Ag policy is not just for politicians. Part 1 of 3.

Family Policy is just as important as agricultural policy.

I am the sixth generation that has lived on our small grain farm in Central Illinois.   It all started with John R. Benjamin, a Quaker, who imagined building a community of people with similar beliefs. Six generations later that community is basically a ghost town, although you might have heard of Benjaminville, Illinois (also known as Bentown). It’s cool enough to have a Wikipedia page.

We have our own signs. Check them out next time you drive down Towanda Barnes in Bloomington, Illinois.

The original farmstead still stands, but a lot of the farmland and homes surrounding it have changed hands over the years. While our farmland remains Benjamin-owned, our satellite farms have been subdivided by generations of children inheriting their own part of the American dream.

After my grandmother passed away, my dad had the option of buying out my aunt’s share, but rich, fertile Central Illinois farmland costs a pretty penny. Lucky for us, my aunt wanted to be a part of the family operation, and my dad continues to farm the Benjamin land.

This is my dad, George Benjamin.

In an age of complicated family situations, it’s important to protect everyone’s best interests. These aren’t conversations that can wait. Even as I write this, I feel that awkward, uncomfortable feeling of discussing something that is so economically but also emotionally charged.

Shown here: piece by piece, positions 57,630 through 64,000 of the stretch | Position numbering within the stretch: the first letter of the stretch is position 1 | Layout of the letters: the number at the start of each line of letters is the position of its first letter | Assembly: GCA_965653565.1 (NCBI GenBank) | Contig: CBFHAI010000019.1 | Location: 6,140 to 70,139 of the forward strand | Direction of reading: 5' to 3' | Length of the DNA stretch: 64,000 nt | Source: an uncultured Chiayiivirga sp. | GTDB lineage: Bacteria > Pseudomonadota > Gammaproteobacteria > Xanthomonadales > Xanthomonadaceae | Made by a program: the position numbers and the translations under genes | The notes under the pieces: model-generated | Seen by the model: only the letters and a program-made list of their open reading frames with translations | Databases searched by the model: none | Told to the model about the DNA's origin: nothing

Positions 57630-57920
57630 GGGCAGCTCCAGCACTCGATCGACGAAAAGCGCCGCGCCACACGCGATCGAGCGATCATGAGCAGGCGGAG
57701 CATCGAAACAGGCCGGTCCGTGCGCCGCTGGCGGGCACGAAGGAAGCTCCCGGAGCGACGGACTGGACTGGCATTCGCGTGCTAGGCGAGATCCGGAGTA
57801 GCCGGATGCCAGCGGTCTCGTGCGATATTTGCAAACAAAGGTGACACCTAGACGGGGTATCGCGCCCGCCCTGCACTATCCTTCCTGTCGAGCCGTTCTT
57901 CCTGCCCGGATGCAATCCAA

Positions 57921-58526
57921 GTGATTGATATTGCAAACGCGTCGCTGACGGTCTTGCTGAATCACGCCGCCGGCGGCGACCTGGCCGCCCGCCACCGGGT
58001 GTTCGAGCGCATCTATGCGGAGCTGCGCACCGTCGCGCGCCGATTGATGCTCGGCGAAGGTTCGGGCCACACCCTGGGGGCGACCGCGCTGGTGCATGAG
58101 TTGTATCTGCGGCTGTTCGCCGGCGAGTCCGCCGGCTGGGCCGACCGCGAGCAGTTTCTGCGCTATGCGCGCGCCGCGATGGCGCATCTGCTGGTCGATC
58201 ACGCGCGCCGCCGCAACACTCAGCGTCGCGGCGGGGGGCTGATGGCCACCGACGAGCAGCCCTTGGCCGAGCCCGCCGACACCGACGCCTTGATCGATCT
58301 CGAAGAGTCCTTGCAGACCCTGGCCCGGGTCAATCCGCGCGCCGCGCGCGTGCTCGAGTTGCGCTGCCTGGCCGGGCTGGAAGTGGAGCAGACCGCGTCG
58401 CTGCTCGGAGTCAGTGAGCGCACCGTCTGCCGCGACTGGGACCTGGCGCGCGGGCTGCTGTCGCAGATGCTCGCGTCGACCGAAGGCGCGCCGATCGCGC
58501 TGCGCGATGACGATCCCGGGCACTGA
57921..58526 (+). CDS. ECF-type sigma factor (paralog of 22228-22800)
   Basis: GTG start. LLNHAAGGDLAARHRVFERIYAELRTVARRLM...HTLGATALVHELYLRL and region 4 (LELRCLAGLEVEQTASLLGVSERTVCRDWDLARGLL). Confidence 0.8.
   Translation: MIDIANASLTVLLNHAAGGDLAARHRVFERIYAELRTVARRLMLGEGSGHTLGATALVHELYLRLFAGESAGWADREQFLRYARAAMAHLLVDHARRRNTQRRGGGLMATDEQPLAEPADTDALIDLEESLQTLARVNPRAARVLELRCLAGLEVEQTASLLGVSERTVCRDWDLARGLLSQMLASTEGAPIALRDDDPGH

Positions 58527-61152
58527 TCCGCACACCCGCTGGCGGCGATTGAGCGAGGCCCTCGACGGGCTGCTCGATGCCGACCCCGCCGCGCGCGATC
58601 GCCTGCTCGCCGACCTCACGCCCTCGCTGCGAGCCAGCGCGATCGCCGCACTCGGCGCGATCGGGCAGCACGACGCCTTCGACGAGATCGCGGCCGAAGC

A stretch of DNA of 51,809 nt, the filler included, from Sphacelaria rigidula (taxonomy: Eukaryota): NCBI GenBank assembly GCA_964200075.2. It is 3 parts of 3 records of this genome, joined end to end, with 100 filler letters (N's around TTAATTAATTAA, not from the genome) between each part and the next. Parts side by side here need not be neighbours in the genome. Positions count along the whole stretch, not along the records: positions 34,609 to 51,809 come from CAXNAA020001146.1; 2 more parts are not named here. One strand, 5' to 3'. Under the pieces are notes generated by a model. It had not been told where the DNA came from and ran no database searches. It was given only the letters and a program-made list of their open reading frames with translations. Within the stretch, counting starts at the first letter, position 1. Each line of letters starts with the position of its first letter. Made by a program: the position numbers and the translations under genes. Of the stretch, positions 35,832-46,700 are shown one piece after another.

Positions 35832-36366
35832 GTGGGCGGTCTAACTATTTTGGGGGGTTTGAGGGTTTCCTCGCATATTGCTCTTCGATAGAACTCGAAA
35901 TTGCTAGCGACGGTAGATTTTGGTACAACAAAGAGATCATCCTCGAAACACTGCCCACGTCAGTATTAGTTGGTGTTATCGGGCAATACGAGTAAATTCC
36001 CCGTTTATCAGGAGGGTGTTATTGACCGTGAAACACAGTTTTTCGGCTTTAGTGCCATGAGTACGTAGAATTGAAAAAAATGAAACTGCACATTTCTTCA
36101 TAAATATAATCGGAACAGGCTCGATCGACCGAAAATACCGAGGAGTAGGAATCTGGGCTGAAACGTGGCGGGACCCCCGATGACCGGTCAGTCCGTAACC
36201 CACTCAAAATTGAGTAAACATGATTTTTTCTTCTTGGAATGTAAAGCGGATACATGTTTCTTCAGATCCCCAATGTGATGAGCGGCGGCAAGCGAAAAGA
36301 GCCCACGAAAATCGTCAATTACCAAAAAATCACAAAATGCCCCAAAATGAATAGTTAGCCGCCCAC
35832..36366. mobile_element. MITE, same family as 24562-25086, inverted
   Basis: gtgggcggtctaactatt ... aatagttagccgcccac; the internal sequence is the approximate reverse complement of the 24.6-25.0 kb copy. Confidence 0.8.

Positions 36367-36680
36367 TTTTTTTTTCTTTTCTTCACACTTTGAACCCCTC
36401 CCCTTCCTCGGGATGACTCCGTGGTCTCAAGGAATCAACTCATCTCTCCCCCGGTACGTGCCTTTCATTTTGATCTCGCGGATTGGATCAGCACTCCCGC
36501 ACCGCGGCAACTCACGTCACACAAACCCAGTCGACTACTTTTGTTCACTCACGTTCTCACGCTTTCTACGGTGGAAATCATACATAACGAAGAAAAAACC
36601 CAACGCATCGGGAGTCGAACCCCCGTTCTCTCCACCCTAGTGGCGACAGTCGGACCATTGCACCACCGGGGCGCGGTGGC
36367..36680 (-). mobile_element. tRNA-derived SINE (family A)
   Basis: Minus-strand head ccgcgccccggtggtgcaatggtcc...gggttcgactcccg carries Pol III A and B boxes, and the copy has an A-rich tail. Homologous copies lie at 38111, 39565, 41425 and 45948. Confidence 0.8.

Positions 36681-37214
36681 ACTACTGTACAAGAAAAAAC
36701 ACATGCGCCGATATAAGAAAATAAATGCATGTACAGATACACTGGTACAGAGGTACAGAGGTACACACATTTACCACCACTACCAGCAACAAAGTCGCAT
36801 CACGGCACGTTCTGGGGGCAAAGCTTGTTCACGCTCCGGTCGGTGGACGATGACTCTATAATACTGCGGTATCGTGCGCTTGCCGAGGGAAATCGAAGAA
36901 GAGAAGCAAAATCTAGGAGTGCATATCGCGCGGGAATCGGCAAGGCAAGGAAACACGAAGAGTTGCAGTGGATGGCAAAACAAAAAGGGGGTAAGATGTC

You see, I’m proud of being the sixth generation on our farm. The farm buildings and soil are part of my heritage. Just as my aunt wants to be a part of this heritage, so do I.

It’s heritage we both wanted to maintain, and that involved some tough conversations when it came time for her to update her own will. Because of that conversation, we know that John R. Benjamin’s legacy will stay in the hands of Benjamin descendants – at least for another generation.

My family from right to left: Dad (George), brother (Neal), me (Claire) and aunt (Millie).

Still many farm families must face the reality that the land they farm today could be auctioned off to the highest bidder tomorrow. In those cases, I believe, our farms and truth be told our hearts are a little less whole.

You might be wondering what this has to do with agricultural policy. Check out tomorrow’s blog post to find out!

Got a similar situation to share? Got a question? Share below. We’ll try to refer your questions to Farm Bureau experts.

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One Response to Ag policy is not just for politicians. Part 1 of 3.

  1. Pingback: Ag policy isn’t just for politicians. Part 3 of 3. | Illinois Farm Bureau Youth Education

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